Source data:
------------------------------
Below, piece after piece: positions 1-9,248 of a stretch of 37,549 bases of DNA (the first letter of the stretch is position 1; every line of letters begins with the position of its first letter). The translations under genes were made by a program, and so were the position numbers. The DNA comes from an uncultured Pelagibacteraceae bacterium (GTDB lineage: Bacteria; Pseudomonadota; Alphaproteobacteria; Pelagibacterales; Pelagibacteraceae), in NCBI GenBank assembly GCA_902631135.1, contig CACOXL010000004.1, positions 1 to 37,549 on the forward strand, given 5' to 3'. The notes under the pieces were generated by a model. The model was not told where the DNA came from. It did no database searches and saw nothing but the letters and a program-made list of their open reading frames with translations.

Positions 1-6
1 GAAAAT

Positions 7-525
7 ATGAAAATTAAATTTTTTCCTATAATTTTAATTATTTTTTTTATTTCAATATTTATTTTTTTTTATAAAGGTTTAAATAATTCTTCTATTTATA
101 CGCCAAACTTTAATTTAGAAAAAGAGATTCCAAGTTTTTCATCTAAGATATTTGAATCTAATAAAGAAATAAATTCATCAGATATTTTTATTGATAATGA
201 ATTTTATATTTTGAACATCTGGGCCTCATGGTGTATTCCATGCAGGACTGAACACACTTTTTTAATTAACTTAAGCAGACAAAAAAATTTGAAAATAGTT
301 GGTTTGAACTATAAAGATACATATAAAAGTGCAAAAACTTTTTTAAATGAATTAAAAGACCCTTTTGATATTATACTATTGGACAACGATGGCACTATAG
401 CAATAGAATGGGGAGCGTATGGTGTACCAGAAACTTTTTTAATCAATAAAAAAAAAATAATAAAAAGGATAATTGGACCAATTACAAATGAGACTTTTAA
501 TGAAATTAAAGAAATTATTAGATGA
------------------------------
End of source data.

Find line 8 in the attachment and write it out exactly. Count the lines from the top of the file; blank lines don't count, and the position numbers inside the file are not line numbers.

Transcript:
301 GGTTTGAACTATAAAGATACATATAAAAGTGCAAAAACTTTTTTAAATGAATTAAAAGACCCTTTTGATATTATACTATTGGACAACGATGGCACTATAG